Meanwhile, David Rogers reported yesterday at Politico that, “Indeed, the House package promises $39 billion in savings over the coming decade—nearly 10 times what the Senate approved in June. The poorest households with children are largely protected, but 3.8 million people could be cut from the rolls in 2014 and hundreds of thousands of households would see their benefits reduced.

“‘It makes me question if the Republican leadership really wants a farm bill,’ said Rep. Marcia Fudge (D-Ohio) in opposition. Senate Agriculture Committee Chairwoman Debbie Stabenow (D-Mich.) agreed.

“‘We have never before seen this kind of partisanship injected into a Farm Bill,’ she said of the vote.  ‘Not only does this House bill represent a shameful attempt to kick millions of families in need off of food assistance, it’s also a monumental waste of time. The bill will never pass the Senate, and will never be signed by the President.’”

House Speaker John Boehner (R., Ohio) also issued a statement after yesterday’s vote, as did Chairman Lucas, who noted that, “I remain committed to getting a five-year farm bill on the books this year. Today’s vote was another step toward that goal.”

And American Farm Bureau President Bob Stallman noted in a news release yesterday that, “I am confident that Congress can pass a five-year farm bill this year.”

Yesterday’s Politico article noted that, “When Rep. Steve Southerland (R-Fla.) invoked Genesis —‘God created Adam, placed him in the Garden to work it’ —Fudge shot back that the Bible also mentioned the ‘poor and hungry over 200 times.’

“‘It is terrible policy wrapped in a terrible process…It was just cooked up in the majority leader’s office as some sort of Heritage Foundation fever dream,’ said Rep. Jim McGovern (D-Mass.). ‘It is a rotten thing to do.’”

Pete Kasperowicz reported yesterday at The Hill Online that, “Rep. Jackie Speier (D-Calif.) on Thursday used food props on the House floor to portray members of Congress as steak-eating, vodka-swilling socialites in a bid to get Congress to reject a GOP bill cutting $40 billion in food stamps.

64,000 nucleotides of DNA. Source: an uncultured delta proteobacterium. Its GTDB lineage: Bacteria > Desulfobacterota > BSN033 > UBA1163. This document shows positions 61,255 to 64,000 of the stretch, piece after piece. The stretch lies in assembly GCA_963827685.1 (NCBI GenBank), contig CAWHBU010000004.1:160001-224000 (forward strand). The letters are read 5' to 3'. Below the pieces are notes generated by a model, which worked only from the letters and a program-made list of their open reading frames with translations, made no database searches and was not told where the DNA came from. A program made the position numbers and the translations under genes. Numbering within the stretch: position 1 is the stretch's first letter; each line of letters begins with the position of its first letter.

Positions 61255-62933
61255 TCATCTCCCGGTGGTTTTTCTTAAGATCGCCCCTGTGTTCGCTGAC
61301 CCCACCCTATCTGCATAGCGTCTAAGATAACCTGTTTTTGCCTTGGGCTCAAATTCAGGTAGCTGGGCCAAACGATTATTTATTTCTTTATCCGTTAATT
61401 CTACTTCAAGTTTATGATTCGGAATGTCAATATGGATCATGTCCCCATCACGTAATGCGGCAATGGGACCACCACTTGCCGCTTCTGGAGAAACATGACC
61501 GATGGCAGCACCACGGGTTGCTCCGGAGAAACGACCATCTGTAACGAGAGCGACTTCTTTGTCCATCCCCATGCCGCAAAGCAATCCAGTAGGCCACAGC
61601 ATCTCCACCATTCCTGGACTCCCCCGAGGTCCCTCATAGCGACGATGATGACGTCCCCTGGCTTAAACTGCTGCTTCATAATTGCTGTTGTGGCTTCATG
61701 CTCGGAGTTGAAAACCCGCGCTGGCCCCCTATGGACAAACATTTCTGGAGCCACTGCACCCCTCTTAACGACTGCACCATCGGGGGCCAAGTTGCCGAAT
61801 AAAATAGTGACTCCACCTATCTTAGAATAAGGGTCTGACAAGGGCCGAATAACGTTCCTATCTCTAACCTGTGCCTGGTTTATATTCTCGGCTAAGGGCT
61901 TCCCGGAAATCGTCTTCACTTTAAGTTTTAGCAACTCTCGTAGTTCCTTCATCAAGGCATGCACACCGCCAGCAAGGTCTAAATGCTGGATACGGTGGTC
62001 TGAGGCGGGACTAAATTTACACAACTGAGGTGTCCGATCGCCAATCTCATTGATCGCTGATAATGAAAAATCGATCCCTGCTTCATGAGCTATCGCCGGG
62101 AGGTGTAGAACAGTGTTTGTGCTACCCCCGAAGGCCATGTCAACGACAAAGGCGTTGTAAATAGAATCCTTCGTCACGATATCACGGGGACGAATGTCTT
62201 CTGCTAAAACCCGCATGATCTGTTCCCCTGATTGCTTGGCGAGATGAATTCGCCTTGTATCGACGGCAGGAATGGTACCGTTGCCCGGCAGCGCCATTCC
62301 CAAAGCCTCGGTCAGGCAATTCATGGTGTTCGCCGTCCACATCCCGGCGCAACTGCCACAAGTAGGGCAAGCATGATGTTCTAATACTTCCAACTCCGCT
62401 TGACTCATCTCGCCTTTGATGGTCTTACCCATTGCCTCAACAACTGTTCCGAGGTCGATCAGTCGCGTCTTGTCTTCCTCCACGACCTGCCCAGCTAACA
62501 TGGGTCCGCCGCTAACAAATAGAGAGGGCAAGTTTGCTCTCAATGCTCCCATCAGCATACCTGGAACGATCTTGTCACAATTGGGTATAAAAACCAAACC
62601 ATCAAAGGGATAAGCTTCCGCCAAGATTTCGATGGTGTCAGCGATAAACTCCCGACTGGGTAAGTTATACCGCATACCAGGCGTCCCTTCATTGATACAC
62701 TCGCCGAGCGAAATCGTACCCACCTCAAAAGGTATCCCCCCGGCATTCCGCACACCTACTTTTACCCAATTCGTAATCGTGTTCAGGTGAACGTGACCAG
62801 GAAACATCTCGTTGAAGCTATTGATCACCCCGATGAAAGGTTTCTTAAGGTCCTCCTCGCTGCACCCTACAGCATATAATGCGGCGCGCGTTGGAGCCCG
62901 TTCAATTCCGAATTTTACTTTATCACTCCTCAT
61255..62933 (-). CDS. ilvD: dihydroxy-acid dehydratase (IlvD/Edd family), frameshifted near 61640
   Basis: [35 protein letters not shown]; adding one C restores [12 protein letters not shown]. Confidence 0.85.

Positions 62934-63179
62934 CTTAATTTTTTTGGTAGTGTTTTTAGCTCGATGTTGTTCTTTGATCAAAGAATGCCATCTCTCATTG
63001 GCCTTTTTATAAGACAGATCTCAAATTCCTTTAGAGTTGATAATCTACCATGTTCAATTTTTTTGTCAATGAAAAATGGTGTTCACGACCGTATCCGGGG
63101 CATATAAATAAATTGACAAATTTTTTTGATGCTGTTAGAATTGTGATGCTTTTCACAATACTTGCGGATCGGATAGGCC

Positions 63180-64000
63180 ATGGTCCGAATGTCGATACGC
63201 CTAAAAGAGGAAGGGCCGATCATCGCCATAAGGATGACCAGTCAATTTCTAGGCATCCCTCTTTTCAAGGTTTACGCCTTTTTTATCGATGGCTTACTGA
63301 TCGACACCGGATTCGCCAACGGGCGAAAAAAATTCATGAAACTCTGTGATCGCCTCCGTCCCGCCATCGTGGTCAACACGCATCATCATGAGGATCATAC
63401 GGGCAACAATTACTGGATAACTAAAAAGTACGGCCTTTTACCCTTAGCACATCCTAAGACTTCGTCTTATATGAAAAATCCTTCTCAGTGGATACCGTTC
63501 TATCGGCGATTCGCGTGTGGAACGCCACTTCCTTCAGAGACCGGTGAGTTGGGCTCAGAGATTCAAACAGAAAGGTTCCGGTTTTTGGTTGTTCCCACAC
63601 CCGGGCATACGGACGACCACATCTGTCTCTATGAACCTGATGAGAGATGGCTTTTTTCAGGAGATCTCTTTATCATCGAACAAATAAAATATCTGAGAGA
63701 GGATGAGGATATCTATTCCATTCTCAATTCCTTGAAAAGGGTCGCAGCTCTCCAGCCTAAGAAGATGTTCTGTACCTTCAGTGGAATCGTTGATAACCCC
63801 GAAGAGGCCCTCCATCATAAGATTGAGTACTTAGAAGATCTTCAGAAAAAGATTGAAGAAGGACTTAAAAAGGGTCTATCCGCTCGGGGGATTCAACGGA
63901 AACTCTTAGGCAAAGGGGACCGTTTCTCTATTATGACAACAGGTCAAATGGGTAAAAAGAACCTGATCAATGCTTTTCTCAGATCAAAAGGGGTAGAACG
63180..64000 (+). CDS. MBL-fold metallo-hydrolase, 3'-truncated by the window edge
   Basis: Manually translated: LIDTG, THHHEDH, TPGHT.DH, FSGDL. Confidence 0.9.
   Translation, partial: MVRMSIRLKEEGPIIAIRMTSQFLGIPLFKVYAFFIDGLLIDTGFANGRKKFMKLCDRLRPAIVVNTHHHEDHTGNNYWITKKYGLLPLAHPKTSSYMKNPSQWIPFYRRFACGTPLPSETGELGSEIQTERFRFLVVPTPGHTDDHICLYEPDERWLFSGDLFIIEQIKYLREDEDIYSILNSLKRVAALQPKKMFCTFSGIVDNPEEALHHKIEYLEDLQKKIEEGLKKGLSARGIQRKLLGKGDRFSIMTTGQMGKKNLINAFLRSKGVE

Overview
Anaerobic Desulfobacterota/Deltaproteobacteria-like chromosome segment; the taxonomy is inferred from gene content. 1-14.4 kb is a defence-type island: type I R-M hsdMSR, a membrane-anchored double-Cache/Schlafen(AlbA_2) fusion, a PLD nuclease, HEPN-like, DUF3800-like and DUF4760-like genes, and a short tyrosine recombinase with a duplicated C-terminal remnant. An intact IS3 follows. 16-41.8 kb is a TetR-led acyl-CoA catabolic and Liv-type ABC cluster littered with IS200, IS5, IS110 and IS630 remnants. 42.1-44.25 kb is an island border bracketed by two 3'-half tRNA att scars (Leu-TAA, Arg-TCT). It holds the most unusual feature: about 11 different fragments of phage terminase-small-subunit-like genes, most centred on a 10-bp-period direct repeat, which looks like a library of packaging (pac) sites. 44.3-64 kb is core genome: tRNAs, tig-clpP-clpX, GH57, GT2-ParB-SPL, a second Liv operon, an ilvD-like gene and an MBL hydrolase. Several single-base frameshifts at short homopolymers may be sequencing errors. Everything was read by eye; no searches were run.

“On the House floor, Speier said members of Congress typically get rich food allowances when they travel overseas and therefore get to indulge. But she said that stands in contrast to the policy Republicans want to force on lower-income people by passing new limits on food stamps.”

House Ag Committee Ranking Member Collin Peterson (D., Minn.) noted yesterday on the floor that, “The House failed to pass the Agriculture Committee’s bipartisan farm bill because it was hijacked with partisan amendments on the floor – amendments that are included in the bill we are considering today. This bill goes even further by eliminating state requested waivers to exempt Able-Bodied Adults Without Dependents, or ABAWDS, in high unemployment areas from SNAP’s current work requirements.

“To be clear, these waivers are granted only at the request of the states. They are under no requirement to apply and may choose to opt out in the future. There’s a lot of hypocrisy coming from the other side of the aisle here – waivers have been requested by both Republican and Democratic Governors. A majority of Republican Governors, in fact, have asked to waive current work requirements.”

Democratic Whip Steny Hoyer (D., Md.) indicated yesterday on the floor that, “And I lament with Mr. Lucas that we don’t have a bipartisan bill because I know that’s what he wanted. That’s what he forged. And that’s what’s been abandoned unfortunately by his party. I think that’s sad for the country, it’s even sadder for the people who will be so adversely affected.”

Also on the floor yesterday, Rep. Rosa DeLauro (D., Conn.) discussed the GOP nutrition measure within the context of crop insurance and attempted to draw contrasts and comparisons between the two programs (video replay and transcript here).

In a discussion with Mike Adams on yesterday’s AgriTalk radio program, Chairwoman Stabenow pointed out that, “[W]hat I’ve been doing all along is focusing on the policy and the way to achieve spending reduction, savings to reduce the deficit in every part of the farm bill.  And from our perspective in the Senate, we will tackle legitimate waste, fraud and abuse issues, but not just arbitrarily cut food assistance for folks that are temporarily out of work or seniors, children, disabled veterans just because.